Okay, more feedback, more thinking, more changes to my Venn diagram (as before, the following diagram is available to view and download in various sizes from Flickr, up to 1024 by 768 pixels, just click on it):
Summary of the changes this time around:
I decided that NeosVR, after all, was not primarily a business, conference, and remote workteams platform after all (sorry, guys!).
I have been told that Mozilla Hubs is used by some educational institutions, so I needed to move it.
I have seen art galleries in Sinespace, so I moved it over to join Sansar.
And finally, in response to a request/complaint, I have replaced the pesky copyright symbol with a Creative Commons-BY licence. Feel free to reuse and remix, just give me credit, please.
I am happy with Version 2.1…for now. I have also updated my original blogpost with this new infographic. (Check back tomorrow, when I will no doubt release Version 2.2, with yet more changes. Then again, maybe I’ll stop fiddling with it for a while.)
Mangula is one of those stores that specializes in sexy, skin-baring outfits. (Hey, if you have the perfect body in Second Life, why not show it off?)
Mangula has recently implemented a L$100 subscriber join fee (it used to be free, and lucky are those of you who joined the subscriber group when it was!). This group does not take up one of your precious group slots, either. To join, just right-click and pay the subscriber group panel located behind the front desk:
They also ripped out all the lucky boards, and in their place, they have put up subscriber gift panels. In total, there are no less than 32 subscriber gifts to pick up, and many of them are complete outfits with many options and components, even footwear is included! So you actually get quite a lot for your L$100.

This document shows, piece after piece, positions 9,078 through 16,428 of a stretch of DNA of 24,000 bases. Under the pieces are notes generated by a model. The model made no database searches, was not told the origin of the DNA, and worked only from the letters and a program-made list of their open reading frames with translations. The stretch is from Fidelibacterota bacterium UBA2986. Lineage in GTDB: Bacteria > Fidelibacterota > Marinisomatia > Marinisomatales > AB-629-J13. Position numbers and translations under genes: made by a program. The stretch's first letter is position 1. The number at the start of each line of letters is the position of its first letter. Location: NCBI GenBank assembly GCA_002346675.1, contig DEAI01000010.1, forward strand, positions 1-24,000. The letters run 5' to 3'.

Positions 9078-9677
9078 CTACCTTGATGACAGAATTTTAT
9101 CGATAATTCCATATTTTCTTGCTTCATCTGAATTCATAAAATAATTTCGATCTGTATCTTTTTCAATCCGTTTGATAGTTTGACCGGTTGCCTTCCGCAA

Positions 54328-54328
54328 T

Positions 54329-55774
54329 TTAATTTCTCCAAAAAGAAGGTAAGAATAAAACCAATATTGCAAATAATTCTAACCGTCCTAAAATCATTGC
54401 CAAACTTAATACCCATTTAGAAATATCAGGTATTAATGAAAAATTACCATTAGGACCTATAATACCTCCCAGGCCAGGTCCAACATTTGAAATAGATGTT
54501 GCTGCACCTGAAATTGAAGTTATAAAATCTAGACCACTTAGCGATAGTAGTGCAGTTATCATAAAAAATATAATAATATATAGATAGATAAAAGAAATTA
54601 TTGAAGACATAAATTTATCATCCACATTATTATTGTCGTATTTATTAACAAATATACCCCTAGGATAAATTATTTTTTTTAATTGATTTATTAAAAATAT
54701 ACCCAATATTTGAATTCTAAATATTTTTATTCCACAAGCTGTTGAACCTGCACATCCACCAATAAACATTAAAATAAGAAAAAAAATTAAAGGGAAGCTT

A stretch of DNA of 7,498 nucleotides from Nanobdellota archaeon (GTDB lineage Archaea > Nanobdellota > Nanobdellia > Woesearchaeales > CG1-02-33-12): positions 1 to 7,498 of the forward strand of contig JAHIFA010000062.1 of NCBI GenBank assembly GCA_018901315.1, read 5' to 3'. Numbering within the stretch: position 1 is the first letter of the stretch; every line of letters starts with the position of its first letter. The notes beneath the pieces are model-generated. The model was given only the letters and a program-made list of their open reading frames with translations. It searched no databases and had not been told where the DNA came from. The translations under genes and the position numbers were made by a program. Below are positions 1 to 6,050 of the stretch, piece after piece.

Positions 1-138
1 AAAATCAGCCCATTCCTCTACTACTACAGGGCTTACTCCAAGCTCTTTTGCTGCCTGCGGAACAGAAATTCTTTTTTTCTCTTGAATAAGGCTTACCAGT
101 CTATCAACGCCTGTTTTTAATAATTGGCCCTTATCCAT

Let me show you a couple of examples.
This is the most recent subscriber group gift that I have seen other bloggers post: this so-called Summer Party outfit comes in a complete fatpack of 32 colours, including the ass-kicking boots, three heights of fishnet stockings, the see-through dress, even a bodysuit option to wear underneath instead of the included, separate top and panties you see here! This is truly a mix-and-match outfit!
The downside to this outfit is that it is going to cost you dearly in Avatar Rendering Complexity—a whopping 326,644 for this particular outfit combination! You may look good, but trust me, you’re going to appear as a coloured “jelly doll” to pretty much everybody else in Second Life. So keep that in mind (it’s all the fishnet and the see-through minidress that brings it up to such an eye-watering figure).
However, there are many, many more outfits that will actually be visible to other SL avatars, such as another subscriber gift, the slinky laced-up-the-back Violet minidress with the high-heeled sandals included! This dress comes in a short version, a longer bodycon version, and just as a top! There are separate, optional sleeves. The fatpack HUD gives you 20 different colour choices for each part of the dress, top, and shoes.
And there are 30 other outfits you can pick up for your L$100. Not all of them are fatpacks, but as you can see, you are truly getting your money’s worth here! Considering that you could easily drop L$300 or more on just a single outfit in Second Life, this is a real deal.